Despite differences between eras, some common patterns emerged in the congressional approach to international relations between 1789 and 1941. The Dill and Hiram Johnson resolutions, for example, showed how powerfully military appropriations bills could influence foreign affairs. The prevalence of treaties, even though the upper chamber approved 86 percent of the 726 treaties it considered between 1789 and 1926, heightened the importance of formal roll-call votes in assuring at least some senatorial presence in the conduct of foreign policy. With the (albeit important) exception of tariffs, the House of Representatives played a minor role on international questions. (During one congressional session in the 1920s, for instance, the House Foreign Affairs Committee spent a week debating a $20,000 appropriation for an international poultry show in Tulsa, which one member recalled as the committee's most important issue of the whole session.) In the Senate, meanwhile, the Foreign Relations Committee reigned supreme. The upper chamber's considerable international powers fell under the control of a relatively small foreign policy elite, composed of Foreign Relations members and the few other senators—like the peace progressives—who exhibited intense interest in international matters.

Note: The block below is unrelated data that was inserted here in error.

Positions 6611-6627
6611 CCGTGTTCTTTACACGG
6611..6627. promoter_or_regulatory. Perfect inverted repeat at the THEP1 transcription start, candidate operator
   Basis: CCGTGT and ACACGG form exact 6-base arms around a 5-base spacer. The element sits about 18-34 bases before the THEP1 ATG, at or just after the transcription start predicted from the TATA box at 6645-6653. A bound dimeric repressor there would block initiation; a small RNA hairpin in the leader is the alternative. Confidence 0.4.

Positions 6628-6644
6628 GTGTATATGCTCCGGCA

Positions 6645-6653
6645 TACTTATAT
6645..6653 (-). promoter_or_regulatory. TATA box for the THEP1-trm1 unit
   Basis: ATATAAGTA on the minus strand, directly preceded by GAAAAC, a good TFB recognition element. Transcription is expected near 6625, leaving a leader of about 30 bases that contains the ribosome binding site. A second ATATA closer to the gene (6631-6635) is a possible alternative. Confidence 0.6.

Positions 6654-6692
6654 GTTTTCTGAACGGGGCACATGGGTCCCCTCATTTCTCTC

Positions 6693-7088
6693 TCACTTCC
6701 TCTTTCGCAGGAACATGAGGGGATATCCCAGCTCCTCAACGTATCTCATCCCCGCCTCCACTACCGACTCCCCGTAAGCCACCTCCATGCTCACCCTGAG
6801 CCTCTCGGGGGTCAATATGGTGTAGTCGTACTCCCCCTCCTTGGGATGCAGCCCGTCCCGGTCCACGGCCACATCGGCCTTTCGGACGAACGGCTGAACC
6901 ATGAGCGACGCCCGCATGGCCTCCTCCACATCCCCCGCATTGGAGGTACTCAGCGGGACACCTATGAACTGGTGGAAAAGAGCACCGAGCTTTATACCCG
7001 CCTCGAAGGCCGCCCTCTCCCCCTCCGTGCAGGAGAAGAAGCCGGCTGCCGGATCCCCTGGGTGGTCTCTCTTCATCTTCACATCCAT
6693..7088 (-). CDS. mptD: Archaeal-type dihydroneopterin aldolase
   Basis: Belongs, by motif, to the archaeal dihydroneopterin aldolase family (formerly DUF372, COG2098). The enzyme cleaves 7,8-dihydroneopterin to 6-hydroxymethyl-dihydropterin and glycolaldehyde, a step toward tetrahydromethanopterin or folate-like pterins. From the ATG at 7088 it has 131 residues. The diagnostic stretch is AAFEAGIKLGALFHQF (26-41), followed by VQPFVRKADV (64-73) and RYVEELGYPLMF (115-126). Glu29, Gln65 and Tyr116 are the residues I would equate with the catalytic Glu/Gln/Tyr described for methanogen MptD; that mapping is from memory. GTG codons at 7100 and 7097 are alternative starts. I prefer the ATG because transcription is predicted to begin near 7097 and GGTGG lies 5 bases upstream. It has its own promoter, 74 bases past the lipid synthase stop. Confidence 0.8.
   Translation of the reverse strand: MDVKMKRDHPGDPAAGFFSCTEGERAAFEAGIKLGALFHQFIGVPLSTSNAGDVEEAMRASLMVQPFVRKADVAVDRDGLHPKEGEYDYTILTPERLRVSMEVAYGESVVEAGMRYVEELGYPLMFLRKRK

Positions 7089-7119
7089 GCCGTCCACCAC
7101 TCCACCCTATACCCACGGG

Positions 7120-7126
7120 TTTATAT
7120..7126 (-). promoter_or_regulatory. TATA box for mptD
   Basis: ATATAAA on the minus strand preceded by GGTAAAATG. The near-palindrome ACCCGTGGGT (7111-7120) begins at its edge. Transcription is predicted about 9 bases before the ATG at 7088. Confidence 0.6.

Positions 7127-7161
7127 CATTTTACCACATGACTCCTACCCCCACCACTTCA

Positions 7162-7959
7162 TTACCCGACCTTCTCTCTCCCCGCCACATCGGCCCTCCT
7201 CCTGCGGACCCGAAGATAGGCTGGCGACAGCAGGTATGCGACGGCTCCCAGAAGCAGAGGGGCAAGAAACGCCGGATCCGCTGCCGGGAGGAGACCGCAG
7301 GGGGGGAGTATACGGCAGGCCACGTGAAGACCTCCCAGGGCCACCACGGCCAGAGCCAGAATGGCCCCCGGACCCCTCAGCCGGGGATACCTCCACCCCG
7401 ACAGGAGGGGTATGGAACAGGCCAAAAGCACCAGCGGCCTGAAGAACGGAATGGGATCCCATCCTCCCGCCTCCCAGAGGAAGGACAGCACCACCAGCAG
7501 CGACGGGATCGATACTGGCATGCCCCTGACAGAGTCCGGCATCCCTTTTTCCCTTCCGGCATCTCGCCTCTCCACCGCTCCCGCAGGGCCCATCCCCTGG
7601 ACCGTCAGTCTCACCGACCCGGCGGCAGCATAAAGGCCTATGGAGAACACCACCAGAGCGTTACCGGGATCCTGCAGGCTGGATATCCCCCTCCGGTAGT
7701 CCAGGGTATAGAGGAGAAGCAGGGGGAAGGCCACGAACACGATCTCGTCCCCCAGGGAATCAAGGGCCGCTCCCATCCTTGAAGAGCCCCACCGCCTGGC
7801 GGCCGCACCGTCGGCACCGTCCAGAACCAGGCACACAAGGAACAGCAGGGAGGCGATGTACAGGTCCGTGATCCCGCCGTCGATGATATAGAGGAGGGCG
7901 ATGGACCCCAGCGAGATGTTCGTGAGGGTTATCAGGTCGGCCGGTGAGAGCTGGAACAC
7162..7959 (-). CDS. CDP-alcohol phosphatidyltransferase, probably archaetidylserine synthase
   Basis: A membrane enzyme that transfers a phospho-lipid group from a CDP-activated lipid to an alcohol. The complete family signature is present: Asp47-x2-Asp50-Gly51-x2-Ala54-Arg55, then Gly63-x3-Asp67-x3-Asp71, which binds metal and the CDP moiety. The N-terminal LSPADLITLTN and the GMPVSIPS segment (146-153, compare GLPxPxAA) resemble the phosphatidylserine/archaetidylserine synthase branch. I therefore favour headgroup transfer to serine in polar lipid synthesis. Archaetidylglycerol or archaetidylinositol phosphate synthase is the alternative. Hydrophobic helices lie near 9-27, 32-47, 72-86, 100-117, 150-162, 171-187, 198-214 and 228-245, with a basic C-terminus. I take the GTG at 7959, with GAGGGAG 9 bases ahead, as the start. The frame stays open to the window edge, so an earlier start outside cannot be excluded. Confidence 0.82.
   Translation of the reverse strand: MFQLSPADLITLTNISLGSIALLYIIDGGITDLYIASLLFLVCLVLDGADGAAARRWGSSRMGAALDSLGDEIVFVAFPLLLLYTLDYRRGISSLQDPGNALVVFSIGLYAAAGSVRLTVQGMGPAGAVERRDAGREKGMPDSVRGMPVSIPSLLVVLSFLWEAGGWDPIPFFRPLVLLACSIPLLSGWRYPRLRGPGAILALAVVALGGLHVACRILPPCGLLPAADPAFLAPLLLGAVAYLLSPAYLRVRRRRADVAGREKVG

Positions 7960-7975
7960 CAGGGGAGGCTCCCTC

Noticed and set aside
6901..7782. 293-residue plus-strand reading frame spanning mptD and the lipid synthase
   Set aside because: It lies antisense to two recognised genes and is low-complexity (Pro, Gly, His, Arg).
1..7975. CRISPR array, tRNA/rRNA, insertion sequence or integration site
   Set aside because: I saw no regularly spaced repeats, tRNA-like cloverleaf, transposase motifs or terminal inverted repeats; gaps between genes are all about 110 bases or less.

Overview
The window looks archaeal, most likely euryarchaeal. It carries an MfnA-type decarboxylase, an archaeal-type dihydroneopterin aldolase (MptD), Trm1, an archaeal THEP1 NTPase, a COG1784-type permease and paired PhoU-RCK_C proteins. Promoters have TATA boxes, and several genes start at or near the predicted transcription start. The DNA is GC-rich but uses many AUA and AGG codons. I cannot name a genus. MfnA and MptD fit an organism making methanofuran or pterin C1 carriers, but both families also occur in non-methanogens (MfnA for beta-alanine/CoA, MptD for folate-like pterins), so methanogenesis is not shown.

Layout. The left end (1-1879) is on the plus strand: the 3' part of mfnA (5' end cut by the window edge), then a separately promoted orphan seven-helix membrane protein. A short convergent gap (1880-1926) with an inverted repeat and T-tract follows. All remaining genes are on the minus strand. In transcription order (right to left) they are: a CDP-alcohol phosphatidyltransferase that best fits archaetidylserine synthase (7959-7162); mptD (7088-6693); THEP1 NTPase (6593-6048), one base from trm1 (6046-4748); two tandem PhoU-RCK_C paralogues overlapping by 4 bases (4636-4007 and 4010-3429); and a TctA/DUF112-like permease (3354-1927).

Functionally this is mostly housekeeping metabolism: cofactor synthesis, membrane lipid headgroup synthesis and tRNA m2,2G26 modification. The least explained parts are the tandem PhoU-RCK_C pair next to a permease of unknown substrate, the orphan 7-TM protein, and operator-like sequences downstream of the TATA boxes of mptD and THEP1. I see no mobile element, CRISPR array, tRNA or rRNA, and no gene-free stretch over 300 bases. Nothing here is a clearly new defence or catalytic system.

The international threat associated with World War II altered this alignment. Perhaps no single piece of legislation highlighted the change more than the Lend-Lease Act of 1940, which passed despite knowledge that it would lessen congressional control over foreign policy. During World War II, determined to avoid the mistakes of the Wilson administration, Roosevelt hoped to place the Senate on record supporting U.S. participation in a postwar international organization. But the president did not want Congress to play an active role in forming postwar foreign policy. He strongly opposed the so-called B2H2 resolution (abbreviated for its sponsors—Senators Harold Burton, Joseph Ball, Lister Hill, and Carl Hatch), which called for the United States to join a postwar international police force. Working with Senate leaders, the administration instead championed a vaguely worded offering that praised the work of Cordell Hull at the 1943 Moscow Conference of foreign ministers. This was the first in a series of measures in which Congress was asked to provide advance authority for future executive action. Moreover, as would occur with similar postwar resolutions, the political and international conditions under which the Senate considered the substitute—after Hull had already completed his work—made it almost impossible to oppose the bill without repudiating executive commitments.